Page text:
Kiradech Aphibarnrat, 24, is known in Thailand as "Asia's John Daly."
ROCHESTER, N.Y. -- Kiradech Aphibarnrat is among the leaders after the first day of the 95th PGA Championship. This takes some explaining, not to mention some spelling. The kid is two-under par, at 68, three shots ahead of that other guy with Thailand in his blood, Tiger Woods.
"Ah, Tiger," Aphibarnrat said.
Certain English words make him smile.
"Tiger, someday, no play with Tiger yet," he said.
The first round of a PGA Championship is a sportswriter's delight. The good players can put up their 65s (Jim Furyk), their 66s (David Hearn) and 67s (Matt Kuchar). No need to pay immediate attention. We'll get them in the next three days. More fun to study the early pairings, pick a name, walk with that guy. See the golf course, get a feel for how it's playing.
And there, off at 7:20a.m., was Kiradech Aphibarnrat.
So we do the research, the minor stuff; who is Kiradech Aphibarnrat?
He is 24 years old. He has been called "Asia's John Daly" in allusion to his laundry-bag physique and extravagant swing. This season he has won on both the European Tour and Asian Tour. He has earned over $1.5 million. When he didn't qualify here, the PGA of America used it Eligibility Code 12 -- "the right to invite additional players" -- to get him in the 156-man field. The PGA Media Guide noted that he'd once been an auto racer. Also, he was "previously known as Anukjit Hirunratanakorn."
Irresistible. You gotta write about the golfer Kiradech Aphibarnrat who used to be the auto racer Anukjit Hirunratanakorn who goes two-under-par on one of the world's great golf courses just a month after shooting an 85 -- yes, an 85 -- in the British Open.
So there he was, perfectly placed on the left side of the sidewalk-wide strip of closely-cut grass that passes for the ninth fairway. An 8-iron to 8 feet on the 452-yard hole. Nice putt. One-under now. At the 429-yard 10th, a wedge to three feet: birdie, two-under. A pull-hook with an iron off the tee at the short par-4 put him oak-tree jail: bogey. Came back immediately on the par-5 13th with two fairway woods and a wedge to eight feet under the hole: birdie.
To say he parred in from there is to understate what he did. The 14th and 15th will test nerves. The next three will break hearts this weekend: the 16th is a 425-yard run through a gauntlet of trees. . .the 17th is a dogleg right up a mountain, 509 yards. . .the 18th also rises and turns right, 497 yards to an elevated green that, from the landing area, must seem the size of a dinner plate.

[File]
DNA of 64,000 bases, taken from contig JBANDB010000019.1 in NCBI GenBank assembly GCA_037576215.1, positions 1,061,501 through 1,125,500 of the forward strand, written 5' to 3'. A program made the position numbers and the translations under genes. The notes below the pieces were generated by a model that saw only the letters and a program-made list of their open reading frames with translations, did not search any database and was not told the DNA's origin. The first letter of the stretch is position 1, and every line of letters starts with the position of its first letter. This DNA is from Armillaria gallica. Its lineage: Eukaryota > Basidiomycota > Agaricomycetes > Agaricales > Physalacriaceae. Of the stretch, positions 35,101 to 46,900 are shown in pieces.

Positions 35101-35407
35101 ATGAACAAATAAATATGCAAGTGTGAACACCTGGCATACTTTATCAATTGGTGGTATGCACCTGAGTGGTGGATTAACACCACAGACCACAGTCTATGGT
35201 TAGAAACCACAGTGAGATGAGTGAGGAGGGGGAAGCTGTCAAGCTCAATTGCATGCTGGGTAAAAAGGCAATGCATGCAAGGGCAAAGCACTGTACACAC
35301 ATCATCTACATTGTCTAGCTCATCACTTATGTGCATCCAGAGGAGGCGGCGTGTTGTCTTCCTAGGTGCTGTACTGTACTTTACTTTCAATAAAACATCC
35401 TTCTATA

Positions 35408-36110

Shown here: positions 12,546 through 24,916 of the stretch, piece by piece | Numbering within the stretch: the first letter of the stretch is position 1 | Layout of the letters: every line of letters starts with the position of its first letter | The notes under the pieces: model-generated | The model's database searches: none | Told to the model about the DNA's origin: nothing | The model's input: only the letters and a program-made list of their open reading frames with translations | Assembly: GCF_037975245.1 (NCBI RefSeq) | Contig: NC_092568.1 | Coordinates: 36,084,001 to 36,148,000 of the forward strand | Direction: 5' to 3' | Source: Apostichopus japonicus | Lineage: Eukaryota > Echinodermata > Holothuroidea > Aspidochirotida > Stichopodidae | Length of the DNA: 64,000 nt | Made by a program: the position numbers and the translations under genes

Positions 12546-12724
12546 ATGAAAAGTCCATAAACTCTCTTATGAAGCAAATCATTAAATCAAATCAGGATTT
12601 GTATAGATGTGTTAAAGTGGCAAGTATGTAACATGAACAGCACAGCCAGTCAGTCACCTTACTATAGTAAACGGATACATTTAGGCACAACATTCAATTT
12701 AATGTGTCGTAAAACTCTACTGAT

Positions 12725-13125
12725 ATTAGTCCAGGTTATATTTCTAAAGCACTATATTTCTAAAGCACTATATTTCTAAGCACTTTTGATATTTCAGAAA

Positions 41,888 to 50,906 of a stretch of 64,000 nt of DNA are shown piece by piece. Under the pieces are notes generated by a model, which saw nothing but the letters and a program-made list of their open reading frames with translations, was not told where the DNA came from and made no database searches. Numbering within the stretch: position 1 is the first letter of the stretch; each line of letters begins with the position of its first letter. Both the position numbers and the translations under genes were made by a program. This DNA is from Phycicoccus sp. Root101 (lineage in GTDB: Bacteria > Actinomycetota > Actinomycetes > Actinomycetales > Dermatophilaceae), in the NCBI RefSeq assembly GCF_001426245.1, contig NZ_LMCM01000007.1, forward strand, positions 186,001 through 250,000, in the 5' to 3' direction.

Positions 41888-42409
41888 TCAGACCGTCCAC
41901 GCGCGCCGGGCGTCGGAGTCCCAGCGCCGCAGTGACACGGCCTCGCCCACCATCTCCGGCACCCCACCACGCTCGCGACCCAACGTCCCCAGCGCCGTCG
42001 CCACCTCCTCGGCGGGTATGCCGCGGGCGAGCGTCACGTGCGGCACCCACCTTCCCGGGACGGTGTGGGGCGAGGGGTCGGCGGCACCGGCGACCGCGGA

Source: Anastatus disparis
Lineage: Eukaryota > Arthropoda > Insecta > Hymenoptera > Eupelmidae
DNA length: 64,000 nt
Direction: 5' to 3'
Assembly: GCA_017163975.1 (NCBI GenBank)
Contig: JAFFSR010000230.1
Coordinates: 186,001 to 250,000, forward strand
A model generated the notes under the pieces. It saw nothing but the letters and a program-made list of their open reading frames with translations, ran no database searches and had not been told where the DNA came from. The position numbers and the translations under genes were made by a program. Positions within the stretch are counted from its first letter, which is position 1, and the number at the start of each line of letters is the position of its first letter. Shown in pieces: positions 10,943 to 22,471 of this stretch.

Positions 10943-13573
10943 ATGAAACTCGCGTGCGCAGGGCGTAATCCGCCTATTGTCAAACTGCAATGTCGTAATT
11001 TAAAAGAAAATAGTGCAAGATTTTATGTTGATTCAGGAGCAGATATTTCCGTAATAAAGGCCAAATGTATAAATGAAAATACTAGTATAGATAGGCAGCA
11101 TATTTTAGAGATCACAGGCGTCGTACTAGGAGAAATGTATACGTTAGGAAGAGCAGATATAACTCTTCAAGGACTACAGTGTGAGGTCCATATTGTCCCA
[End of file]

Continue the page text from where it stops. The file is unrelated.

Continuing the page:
Aphibarnrat hit the 16th with a 7-iron from 173 yards and the 17th with a 4-iron from 206 yards. As for the 18th -- let me say I have never seen a more daunting fairway than the 18th at Oak Hill: rolling into to a valley, then floating toward the distant green, the fairway is a slender, curling ribbon, maybe 20 yards wide, and it seems a man with a driver has no more chance of landing a shot in that fairway than he has of hitting it 300 yards and into the dinosaur's mouth. On the 18th, Aphibarnrat drove it perfectly, to the top of a ridge on the left third of the fairway, looking straight at the flagstick, 145 yards away.
"Sunday," I say to him, "someone would pay $1 million for that drive."
"I take it," he said. In addition to Thai and English, he speaks Money.
His 9-iron in left a 30-footer for birdie. Two putts. A 68.
"Great golf for me," he said afterwards. "My second major. At Open, I make triple and get nervous. . .lost confidence quickly." At the British, he put up a 72 before the 85. "Today I just try to keep in fairways, get lot of putts. . .just focus on the game plan."
Aphibarnrat's golf model is Thailand's greatest player, Boonchu Ruangkit, now 57 years old, five times a winner on the European Senior Tour. "They have played together often," Aphibarnrat's manager, Pimporn Rujsattarat, said. "He hopes now to play with Tiger. Of course, he heard of Tiger when he was young. His dream now is to play with the world No. 1."
He took up golf at age 8 and added auto racing at 17 (and soon quit, he said, "as birthday gift to my mother, because she thought it was too dangerous").
He became a professional golfer four years ago, and that's when he changed his name from Anujit Hirunratanakorn.
The manager Ruijsattarat said it is a Thai custom to change names, especially among Thais of Chinese heritage, as Aphibarnrat is, when making a change in life.
Asked why he had changed names, Aphibarnrat smiled.
"For luck," he said.